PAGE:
But, after job interview it'll be off to NYC for a week to shoot some more on RANT, Steve Lack doc which is almost done, edited by Marcella, likely to come in around 90 mins.  We've sent it off to some fests and hopefully it will get in one or more.  And I am sending out OVER HERE, shot April a year ago, but only really finished up in February this year.  It is very powerful, addresses Iraq war vet situation (poetically), and I suspect like HOMECOMING will have a hard time getting in US fests.   Of which, I have concluded that I've become a Soviet-style "non-person" out in the official world, that little one I occupy.   It's a mix of "styles have changed" which in my sector means things are a hell of a lot more commercially minded basically, and where I once might have made quite similar films, and found an distributor in the US, however small, or a TV sale, or some sure TV sales in Europe, today the simple fact of the matter is the is no market whatsoever for what I do.  At least in the sense that used to exist 15 years or so ago.  And with that vanished "market" and miniscule visibility so it seems that the festivals (in many cases run by the same people as yore) have no use for my work.  [Though I suspect there is more to it than that - I suspect that the festivals having corporate sponsors and all now toe the ideological line a bit, and as all of my recent films have openly called for the impeachment and trial of Bush/Cheney for violations of the US Constitution, laws, and war crimes, I think the programmers have found reason to say my stuff is too slow," or whatever their particular problem is (though I know they show films far slower, etc., just that those lack this political something….).  Anyway the bottom line is I'm a kind of non-person culturally speaking, and economically I'm deleted.  Which sounds rather awful, but in a way it is very liberating - I no longer give a millisecond of thought to accommodating myself to some would-be market and its demands.  I can just do whatever I damned please and I will earn the same nada, no matter what.  And I can skip wasting my time tracking in any manner the biz of the biz.

Meantime the little "market" that does exist seems to be in DVD sales, which I get in little bits, why and how I don't really know or understand.  One of them is a periodic request for LAST CHANTS FOR A SLOW DANCE, generated it seems by its listing in a book called 1001 FILMS YOU MUST SEE BEFORE YOU DIE.   Others, including juicy university library sales, wander in once in a while.  If Korea is next, Marcella and I will make a genuine effort to make the website more utilitarian, and we'll stabilize our DVD writing, etc. situation.  I imagine we could make a modest little living annually from sales of them.  Maybe!

After NYC we go to Amsterdam 2 weeks to try to salvage some older films and get them on HD, and as well help a Syrian friend wrap up his film, an overview of the Arabic view of current and past things - I am doing the voice over, including writing some of it. And finally, after that, we go to Matera, Marcella's home town and supposedly take a month off while waiting to go, presumably, to Korea.  If though that doesn't pan out we'll be staying in Europe for a year or more.

Other recent adventures include a nasty case of identity theft, apparently routed via PayPal.  It has been a little nightmare to say the least, at one point minus $13,000, no small sum to us.  I can't say that either PayPal or BofA has a decent system for dealing with this at all.  In fact I can say they are really lame about it given that it apparently is a relatively common thing that they should have sussed out how to deal with customers in a more useful manner.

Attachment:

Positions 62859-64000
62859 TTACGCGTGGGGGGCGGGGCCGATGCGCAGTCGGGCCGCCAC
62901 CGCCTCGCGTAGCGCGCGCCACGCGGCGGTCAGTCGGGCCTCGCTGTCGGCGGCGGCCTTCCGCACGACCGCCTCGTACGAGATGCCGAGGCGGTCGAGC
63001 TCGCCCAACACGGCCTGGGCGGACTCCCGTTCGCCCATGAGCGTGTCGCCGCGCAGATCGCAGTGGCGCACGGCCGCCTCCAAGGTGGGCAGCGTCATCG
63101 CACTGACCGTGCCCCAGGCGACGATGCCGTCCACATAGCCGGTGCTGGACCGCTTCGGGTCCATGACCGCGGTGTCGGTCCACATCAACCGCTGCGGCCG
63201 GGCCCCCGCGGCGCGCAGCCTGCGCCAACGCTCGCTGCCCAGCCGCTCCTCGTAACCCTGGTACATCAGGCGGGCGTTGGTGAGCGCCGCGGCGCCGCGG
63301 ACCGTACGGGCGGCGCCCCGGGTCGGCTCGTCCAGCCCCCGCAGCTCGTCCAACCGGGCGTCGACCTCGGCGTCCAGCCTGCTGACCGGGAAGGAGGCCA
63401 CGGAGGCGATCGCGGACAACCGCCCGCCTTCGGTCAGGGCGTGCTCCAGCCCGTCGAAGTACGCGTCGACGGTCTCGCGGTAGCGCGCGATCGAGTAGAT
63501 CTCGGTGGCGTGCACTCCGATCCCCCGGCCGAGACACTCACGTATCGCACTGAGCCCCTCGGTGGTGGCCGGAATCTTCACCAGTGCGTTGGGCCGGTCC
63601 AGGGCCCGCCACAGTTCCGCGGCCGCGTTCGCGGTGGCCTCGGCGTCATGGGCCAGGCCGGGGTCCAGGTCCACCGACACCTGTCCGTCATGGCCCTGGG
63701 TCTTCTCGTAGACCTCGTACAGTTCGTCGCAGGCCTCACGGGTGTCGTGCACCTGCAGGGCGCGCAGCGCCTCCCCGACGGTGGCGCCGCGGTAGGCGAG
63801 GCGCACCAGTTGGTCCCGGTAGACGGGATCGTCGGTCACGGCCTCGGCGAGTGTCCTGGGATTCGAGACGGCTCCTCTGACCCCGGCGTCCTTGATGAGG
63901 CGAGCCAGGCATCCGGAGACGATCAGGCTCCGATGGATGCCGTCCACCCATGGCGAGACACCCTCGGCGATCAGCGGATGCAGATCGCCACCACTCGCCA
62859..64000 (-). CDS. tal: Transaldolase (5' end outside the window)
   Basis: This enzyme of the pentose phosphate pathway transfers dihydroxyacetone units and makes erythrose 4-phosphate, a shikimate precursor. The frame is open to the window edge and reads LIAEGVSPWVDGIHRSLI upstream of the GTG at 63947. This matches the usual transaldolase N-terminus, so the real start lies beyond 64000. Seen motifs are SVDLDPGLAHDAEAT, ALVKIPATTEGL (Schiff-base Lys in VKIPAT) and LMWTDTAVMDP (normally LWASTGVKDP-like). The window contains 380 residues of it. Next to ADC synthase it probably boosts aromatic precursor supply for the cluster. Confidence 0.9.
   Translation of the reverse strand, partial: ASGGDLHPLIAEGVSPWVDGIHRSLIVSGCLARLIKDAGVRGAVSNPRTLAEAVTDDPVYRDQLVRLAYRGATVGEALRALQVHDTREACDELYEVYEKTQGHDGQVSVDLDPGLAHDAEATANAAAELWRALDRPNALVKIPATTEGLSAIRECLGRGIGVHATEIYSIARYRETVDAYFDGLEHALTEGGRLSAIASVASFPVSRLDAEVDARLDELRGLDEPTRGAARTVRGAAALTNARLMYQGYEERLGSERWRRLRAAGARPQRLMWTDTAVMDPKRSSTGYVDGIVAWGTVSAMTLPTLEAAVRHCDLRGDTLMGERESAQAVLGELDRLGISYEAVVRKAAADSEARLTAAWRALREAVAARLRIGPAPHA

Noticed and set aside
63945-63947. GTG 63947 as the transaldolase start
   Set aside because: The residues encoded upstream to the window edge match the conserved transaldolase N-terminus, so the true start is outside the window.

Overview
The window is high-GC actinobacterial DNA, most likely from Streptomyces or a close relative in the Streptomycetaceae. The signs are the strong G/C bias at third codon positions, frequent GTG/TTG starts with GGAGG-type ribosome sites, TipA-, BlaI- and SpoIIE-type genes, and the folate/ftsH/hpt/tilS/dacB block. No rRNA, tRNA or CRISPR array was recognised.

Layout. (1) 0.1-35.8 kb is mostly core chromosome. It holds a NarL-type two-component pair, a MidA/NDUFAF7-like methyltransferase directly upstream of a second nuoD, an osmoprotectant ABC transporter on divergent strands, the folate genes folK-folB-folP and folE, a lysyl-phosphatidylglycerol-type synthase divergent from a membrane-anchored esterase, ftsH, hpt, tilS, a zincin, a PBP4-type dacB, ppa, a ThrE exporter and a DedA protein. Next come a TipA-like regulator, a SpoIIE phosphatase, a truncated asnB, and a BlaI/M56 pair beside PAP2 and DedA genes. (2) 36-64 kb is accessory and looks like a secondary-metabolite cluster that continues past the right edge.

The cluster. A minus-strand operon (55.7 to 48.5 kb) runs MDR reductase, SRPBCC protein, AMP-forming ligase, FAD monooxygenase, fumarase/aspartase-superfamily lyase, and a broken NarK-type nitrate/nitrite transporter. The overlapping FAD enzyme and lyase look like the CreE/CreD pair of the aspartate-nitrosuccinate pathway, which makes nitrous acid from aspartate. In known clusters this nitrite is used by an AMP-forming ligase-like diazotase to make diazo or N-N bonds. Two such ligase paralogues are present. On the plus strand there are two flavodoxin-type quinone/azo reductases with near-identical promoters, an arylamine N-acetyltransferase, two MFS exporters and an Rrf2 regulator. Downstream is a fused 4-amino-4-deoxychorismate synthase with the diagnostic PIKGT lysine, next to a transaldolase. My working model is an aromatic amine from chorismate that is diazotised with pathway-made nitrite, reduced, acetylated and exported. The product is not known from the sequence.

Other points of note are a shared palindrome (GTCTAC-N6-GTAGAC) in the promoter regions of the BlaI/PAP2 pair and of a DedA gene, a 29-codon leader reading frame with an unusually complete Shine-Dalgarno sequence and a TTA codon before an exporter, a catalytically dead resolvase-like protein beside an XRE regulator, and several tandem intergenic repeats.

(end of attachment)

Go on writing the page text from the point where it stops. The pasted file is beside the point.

* * *

And now it's June 4, we're in Burns, OR., headed to the Cascades and then the coast for a quick visit before landing in Portland.  Car runs fine, seen some gorgeous countryside (a bit too fast), and already Lincoln seems a blur of another time.

Next time from Korea, or so it looks.


Jon and Marcella

Subject: punching through the pasteboard mask (Herman Melville)


Sorry to hear about the uphill battle. But you're right, alienation confers freedom. Every great patriot, every great thinker, every scientific genius has been reviled or ignored. That's the way it works. As Marshall McLuhan said: "New systems of knowledge do not look like revolutions and breakthroughs when they are first proposed. They look like chaos." And what's Clement Greenberg's apercu? Something like: "All profoundly original art looks ugly at first." Same thing, two different ways of saying it!

Keep making trouble. Taking a pick-axe to the fake truths, the fake heroes, the fake thoughts. God knows, the world needs more of it. And less of the other kind of trouble. Ad bellum purificandum. Thanks for the update. Bon chance and bon voyage!



From: Jan Philippe Carpio

Subject: Re: NOT coming to a theater near you

Dear  Professor Carney,

I've only been able to get a hold of a computer with internet access now and I have been also busy editing a film.  So this e-mail is to initially thank you for the notes you sent me regarding the "THE NEW WAVE" program that you are doing for Harvard.  (Go to page 63 of the Mailbag to read the announcement of the festival, and click here to read the films selected for the festival.)

Finally went through the list. ......Wonderful line up. Wonderful writing for separating each film into its own distinct and unique voice and making us aware of it without giving it away or reducing it in a synopsis. Wonderful respect for each of the artist's different vision of life.

On a personal note (even though I have yet to see the film) thank you for including David Ball's HONEY.  The manifesto he wrote for the film that you posted on the letters page several years ago (a note from Ray Carney: see page 2 of the Mailbag, accessible through the blue menu at the top and bottom of each page) was instrumental in helping me get started on this path of exploring through film.